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Physics of the Compound Bow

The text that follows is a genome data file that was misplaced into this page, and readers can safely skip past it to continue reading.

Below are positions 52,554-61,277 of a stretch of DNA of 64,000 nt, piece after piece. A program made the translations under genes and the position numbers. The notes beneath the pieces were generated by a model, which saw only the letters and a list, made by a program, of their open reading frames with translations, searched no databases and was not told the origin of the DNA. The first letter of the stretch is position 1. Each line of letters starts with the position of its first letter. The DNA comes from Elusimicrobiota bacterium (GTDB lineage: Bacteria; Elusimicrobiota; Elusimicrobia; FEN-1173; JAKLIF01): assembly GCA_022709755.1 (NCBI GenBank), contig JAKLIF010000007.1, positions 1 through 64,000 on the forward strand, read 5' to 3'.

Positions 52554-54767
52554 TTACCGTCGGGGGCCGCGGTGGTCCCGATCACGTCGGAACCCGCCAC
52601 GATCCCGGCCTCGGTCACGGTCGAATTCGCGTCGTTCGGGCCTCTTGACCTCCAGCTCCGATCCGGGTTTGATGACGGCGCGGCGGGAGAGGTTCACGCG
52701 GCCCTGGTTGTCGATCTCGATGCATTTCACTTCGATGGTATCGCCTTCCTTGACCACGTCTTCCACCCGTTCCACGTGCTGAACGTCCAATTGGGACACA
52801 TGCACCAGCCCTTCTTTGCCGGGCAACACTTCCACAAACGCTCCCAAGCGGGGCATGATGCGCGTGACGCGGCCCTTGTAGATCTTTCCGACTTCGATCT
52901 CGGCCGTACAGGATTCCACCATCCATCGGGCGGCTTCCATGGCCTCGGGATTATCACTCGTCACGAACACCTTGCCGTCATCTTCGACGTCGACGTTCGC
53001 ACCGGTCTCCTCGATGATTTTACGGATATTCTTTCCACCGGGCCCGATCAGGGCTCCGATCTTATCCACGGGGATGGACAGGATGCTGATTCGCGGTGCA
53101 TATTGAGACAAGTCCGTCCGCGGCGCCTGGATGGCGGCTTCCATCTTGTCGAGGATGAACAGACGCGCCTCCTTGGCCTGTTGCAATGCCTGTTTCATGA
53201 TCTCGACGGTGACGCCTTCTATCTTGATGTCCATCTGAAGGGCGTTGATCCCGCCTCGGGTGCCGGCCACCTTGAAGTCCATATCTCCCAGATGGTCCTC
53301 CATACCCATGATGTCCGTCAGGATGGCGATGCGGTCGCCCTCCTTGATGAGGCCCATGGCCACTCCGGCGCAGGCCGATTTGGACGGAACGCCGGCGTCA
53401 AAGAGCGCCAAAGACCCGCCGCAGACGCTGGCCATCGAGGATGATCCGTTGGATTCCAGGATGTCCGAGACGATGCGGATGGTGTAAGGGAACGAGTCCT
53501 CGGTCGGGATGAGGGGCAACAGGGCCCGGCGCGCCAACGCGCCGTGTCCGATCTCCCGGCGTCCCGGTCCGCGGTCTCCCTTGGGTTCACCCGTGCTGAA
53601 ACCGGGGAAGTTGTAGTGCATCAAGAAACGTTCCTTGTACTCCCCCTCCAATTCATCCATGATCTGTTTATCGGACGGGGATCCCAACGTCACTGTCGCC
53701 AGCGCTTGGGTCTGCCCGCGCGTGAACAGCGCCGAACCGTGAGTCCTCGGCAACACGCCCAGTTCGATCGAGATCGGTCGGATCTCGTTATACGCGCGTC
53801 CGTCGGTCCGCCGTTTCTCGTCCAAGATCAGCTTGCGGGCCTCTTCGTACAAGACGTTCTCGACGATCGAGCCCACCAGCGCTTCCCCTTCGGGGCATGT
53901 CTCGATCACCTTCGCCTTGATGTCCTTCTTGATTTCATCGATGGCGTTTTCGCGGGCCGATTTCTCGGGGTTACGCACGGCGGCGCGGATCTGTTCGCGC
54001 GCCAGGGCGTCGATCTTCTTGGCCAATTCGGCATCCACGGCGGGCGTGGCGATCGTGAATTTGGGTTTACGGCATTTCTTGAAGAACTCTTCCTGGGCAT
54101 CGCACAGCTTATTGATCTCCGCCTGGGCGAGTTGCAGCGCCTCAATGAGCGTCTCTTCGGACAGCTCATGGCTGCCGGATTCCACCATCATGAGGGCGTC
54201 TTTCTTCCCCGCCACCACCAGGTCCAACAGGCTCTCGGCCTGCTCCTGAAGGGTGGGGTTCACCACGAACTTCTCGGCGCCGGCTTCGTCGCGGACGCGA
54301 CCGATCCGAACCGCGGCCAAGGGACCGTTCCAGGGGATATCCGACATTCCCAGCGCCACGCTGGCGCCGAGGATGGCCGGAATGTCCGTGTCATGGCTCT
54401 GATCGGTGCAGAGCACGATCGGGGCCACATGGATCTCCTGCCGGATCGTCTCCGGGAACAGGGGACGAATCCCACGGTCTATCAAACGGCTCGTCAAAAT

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Last week, we began the archery unit in gym class. One thing that was especially interesting was when Mr Carrick brought in his compound bow. The compound bow, unlike the longbow and recurve bows, utilizes a system of cams and cables, which is a basically a Pully system, redistributing the tension in the string of the bow. This allows the archer to hold the bow at full drawn length with less force than the maximum draw force. This is especially useful for hunters, where bows may need to be held at full draw length for long periods of time. Mr Carrick would shoot alongside us, where most of us were using recurve bows. His arrows would be released from the bow at a higher initial velocity and would penetrate the target further than our arrows would, demonstrating the superiority of the compound bow. By applying a compounded force on the arrow, the arrow experiences a greater impulse, causes it to accelerate more rapidly, giving it a greater initial velocity upon its release. A greater velocity indicates a greater kinetic energy. When the arrow hit the target, the target had to do a significant amount of work by applying a normal force to the arrow, causing a deceleration of the arrow. 

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